I’m not going to get into the politics of TikTok operating as a foreign company on U.S. soil. Millions of Americans, and billions around the globe, are using it’s platform, and if you are an entrepreneur, you should know how to use TikTok or have someone on your team that can manage it for you. The ad platform is not very different from Facebook’s, with a few twists. I’ll share what signing up was like for me and how you can get up to $2,300 in free ad spend with TikTok until the end of 2020.
I know what you are thinking. You are thinking exactly what I thought: “I just got a handle on Facebook, Instagram or Google PPC advertising, and now you want me to learn something else? I don’t have the time to do this.”
What choice do you have though? You either market your product or service — hereafter referred to as widget(s) — where the most eyeballs go, or you shut down. Most entrepreneurs do not have a widget that is so unique or substantially better than everyone else’s that you’d be able to survive on word of mouth alone. Having a great product is important, but the sad reality is that there are a lot of great widgets that never get off the ground due to lack of exposure.
Related: 3 Reasons TikTok Is Here to Stay
You can’t afford to wait, hope and pray that your product or service goes viral, but you can strategically place it in front of the right audience. That’s what Facebook and Google have mastered, and it’s the reason they are the titans of online advertising. Early adopters of each platform benefited by being first. These benefits included little competition and unbelievably low customer-acquisition costs. That is until, as Gary Vee puts it, “Marketers ruin everything.” Once everyone got on those platforms, the rates increased and the advertising rules had to be modified to comply with federal laws to keep scam artists from ripping off the consumer. Advertising online with Google or Facebook should absolutely be part of your online marketing strategy, but you have to play by their rules.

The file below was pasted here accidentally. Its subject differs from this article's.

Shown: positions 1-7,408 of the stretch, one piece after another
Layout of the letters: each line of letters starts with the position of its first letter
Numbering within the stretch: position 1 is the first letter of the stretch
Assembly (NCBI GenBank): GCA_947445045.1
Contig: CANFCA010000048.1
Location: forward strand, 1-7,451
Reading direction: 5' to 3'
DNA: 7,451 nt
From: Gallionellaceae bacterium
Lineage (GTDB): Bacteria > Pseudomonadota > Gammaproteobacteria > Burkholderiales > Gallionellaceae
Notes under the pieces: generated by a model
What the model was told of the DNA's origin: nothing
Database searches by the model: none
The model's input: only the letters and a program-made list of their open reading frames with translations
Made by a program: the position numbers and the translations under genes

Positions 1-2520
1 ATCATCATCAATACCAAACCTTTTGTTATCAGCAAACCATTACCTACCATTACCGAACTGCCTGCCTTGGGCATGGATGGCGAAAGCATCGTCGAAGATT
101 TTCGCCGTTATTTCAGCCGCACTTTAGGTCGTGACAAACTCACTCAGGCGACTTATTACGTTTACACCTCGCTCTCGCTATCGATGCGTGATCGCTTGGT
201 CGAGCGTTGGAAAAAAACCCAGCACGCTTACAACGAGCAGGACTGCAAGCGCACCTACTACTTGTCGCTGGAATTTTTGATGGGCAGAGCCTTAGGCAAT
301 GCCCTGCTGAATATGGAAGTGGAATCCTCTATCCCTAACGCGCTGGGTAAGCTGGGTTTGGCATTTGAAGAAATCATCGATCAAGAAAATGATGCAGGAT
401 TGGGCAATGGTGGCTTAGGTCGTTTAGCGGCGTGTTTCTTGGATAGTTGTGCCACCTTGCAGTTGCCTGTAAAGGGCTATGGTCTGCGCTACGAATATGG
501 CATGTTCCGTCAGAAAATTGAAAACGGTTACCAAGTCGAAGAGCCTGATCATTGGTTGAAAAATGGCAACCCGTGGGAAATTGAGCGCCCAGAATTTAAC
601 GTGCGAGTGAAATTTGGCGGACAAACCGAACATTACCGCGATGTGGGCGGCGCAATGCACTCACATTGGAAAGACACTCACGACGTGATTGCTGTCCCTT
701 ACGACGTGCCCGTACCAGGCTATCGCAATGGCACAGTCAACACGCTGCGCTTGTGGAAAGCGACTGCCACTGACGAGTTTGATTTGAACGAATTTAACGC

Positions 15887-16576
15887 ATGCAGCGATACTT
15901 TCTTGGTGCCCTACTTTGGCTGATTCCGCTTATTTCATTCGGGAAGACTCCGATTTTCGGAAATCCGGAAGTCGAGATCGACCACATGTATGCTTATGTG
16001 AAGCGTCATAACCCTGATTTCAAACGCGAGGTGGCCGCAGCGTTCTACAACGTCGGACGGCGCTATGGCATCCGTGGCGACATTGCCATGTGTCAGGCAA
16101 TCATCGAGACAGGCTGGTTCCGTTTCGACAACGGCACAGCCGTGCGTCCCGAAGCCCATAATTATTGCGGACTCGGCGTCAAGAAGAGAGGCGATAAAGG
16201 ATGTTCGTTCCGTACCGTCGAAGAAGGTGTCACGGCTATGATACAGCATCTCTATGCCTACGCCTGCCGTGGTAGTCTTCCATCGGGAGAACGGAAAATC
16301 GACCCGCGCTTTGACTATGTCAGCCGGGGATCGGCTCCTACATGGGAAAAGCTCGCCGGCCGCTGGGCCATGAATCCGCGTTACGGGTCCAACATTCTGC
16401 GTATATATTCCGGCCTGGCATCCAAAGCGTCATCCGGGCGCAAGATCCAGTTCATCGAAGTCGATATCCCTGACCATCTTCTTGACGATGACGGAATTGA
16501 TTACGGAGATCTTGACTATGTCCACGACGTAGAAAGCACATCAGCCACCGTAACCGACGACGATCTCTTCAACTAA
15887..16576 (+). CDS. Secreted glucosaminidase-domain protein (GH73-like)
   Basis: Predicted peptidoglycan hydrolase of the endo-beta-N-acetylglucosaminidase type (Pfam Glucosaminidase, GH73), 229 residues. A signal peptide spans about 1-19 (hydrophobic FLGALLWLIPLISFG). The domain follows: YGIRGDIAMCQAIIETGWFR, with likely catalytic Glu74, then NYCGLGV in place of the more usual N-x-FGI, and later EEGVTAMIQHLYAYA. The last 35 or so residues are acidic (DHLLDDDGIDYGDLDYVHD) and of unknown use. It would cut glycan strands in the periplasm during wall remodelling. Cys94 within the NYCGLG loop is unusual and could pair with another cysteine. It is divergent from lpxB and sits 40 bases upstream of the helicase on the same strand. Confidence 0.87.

History is repeating itself, and you have the opportunity to be an early advertiser on TikTok just like the entrepreneurs and marketers of yesteryear who paved the way on Facebook and Google. This time, though, it’s different. Because of your prior experience with advertising on those two platforms, many of you need less convincing than before. This means that there are more of you who are going to jump in earlier and faster.
About a month ago, I saw an ad on Facebook to register as an advertiser with TikTok. Go figure. TikTok advertising on Facebook, so you can advertise on TikTok. Inceptionmuch?
On June 29, I received an email that the Ads Manager was available for me to use. That email sat in my spam box. I missed out on a seven-day window to be ahead of the pack.
On July 8, I got an email that the platform became available for all U.S. advertisers. I logged in and began the registration process.
In hindsight, I didn’t register the Ads Manager with the same email address that I used to set up my personal TikTok account. I say that because as of right now, my TikTok Ads Manager and my personal account are not connected. What this means is that if anyone engages with my ad, the likes, comments and views are not being credited to my personal account page. I’m sure in the future they will find a way, a la Facebook, to connect the business pages with the advertiser account. But as of right now they are separate. In fact, I don’t get any email alerts about comments or interaction other than the cost per click (CPC) data. Again, I’m sure this will change in the future.